La Junon frégate du Roy avec ses matures et ses cordages

18th century

 

Gouache on paper HONIG

 

 

Measurements (with frame) :

Height: 18,8 in.

Width: 24,6 in.

 

Measurements (without frame) :

Height: 14 in.

Width: 19,6 in.

 

 

 

This gouache depicting The Junon vaissel with ropes and matures is the result of a double influence, both artistic and scientific.


In a context where England dominated the oceans, Louis XV, with the help of his secretary of the Navy, the Count de Maurepas (1723-1749), has a strong will to advance its fleet until then neglected since the death of Louis XIV.


Gradually the French fleet is technically improved through a new approach of the construction of ships. Indeed, the approach initiated by the Count de Maurepas is to study and to enhance the construction of new vessels not only in empirical way but also in a scientific manner. To this end, the School of Paris was founded in 1741 and provides a solid education to future builders using both mathematical and graphical expression.


This gives rise to new types of vessels such as The Junon we present here. Launched in 1747, it has forty-four guns and is marked by a prominent front and a thin rear. This is an early attempt to build an intermediate ship between a line vessel of the time and a frigate, lighter and faster ship. This Junon, took part in many naval battles includong the campaign of Tripoli in 1752 or the Minorca expedition in 1756. Severely damaged during a final battle in Menorca, it was condemned and sold on site at Port Mahon in 1757.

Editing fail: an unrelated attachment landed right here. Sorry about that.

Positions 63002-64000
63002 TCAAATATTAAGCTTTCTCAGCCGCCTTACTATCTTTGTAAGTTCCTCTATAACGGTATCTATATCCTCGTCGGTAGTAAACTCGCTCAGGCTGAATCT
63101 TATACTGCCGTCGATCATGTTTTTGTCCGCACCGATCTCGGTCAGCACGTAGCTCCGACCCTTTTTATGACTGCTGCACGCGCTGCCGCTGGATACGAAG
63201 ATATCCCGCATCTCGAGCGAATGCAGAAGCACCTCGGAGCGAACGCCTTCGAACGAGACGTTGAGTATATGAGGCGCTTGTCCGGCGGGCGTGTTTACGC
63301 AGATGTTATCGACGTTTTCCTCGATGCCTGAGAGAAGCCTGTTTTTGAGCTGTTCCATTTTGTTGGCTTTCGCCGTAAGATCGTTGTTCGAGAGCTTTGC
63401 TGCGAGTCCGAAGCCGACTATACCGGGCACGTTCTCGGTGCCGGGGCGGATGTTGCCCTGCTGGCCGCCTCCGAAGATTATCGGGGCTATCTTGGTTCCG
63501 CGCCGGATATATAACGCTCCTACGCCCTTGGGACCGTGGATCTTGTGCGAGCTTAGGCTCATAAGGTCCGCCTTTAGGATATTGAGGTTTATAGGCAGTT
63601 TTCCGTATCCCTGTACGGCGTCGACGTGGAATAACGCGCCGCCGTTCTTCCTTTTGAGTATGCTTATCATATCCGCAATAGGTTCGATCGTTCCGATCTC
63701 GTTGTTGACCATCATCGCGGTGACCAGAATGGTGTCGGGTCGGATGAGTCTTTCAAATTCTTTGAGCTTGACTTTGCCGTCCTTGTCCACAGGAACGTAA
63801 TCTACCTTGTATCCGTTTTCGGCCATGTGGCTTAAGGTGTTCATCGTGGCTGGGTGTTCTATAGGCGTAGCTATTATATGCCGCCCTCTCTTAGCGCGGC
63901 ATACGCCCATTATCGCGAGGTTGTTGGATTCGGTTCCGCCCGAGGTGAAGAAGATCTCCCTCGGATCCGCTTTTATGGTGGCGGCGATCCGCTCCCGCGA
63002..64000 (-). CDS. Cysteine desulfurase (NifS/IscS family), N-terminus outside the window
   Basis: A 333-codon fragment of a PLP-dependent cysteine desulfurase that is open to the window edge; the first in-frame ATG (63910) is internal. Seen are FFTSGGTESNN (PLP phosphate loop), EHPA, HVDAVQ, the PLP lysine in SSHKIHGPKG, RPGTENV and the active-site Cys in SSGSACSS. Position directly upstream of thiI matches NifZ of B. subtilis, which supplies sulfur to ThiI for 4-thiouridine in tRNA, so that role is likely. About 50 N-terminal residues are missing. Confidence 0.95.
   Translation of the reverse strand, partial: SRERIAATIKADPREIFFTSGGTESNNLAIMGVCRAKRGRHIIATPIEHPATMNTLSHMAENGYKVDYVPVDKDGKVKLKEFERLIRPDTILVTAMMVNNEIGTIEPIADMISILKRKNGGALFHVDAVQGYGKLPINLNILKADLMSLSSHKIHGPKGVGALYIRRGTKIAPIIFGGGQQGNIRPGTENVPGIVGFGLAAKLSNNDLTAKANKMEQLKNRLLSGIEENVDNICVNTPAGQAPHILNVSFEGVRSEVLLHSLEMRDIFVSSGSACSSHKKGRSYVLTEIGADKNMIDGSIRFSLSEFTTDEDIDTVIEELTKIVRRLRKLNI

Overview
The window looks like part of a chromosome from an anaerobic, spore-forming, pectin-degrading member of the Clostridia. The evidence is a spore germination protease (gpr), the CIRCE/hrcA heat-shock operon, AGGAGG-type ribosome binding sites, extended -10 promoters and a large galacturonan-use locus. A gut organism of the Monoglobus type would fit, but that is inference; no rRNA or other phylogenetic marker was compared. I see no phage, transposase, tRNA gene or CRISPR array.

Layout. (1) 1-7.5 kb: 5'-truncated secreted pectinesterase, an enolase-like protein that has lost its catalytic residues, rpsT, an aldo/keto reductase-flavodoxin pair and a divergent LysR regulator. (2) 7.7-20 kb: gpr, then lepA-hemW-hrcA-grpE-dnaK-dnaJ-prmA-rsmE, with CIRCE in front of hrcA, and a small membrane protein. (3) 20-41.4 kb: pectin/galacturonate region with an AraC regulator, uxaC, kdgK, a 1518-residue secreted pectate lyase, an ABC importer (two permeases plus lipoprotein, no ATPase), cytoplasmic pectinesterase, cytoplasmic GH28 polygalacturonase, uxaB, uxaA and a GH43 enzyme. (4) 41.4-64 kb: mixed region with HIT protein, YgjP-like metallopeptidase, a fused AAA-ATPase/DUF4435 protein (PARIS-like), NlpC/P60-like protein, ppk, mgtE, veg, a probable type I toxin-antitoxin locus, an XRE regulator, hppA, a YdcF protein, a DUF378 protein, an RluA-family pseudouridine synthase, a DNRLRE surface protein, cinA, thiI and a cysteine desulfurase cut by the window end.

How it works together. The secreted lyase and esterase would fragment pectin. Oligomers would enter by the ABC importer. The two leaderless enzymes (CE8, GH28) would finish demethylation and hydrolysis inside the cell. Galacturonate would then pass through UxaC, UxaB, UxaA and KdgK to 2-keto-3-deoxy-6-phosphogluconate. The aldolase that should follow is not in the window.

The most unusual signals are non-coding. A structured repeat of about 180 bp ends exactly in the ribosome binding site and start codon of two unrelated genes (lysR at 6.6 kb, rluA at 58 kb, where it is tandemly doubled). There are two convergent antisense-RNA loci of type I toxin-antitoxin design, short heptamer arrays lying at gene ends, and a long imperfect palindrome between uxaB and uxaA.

Throughout the eighteenth century, the sea passionates princes, scholars and enthusiasts allowing marine painting to grow and succeed in becoming a pictorial genre in itself and accepted at the Salon. Several dynasties painters illustrate in marine painting as Roux in Marseilles, Ozanne in Brest, Van Blarenberghe in Lille or Vernet in Avignon.

 

Our gouache representing The Junon, as the work of Joseph Vernet (1714-1789) on the views of the ports of France, is the testimony of the royal will to assert maritime power of France.
Moreover, the following instructions will be given to Vernet: "Your paintings should serve two merits, that of picturesque beauty and that of resemblance". This phrase found in the register of letters and submissions to the King, dated September 27, 1753, sets the tone for artists who apply the respect for reality in their works.


The Junon we present here illustrates the dual context of which it is derived, by enrolling in both the artistic context of taste for navigation at the time and in a quality of representation with scientific precision, desired by the royal power.


The representation of this Junon is a remarkable source on the history of navigation techniques that enrich our knowledge of naval building at the time of Louis XV.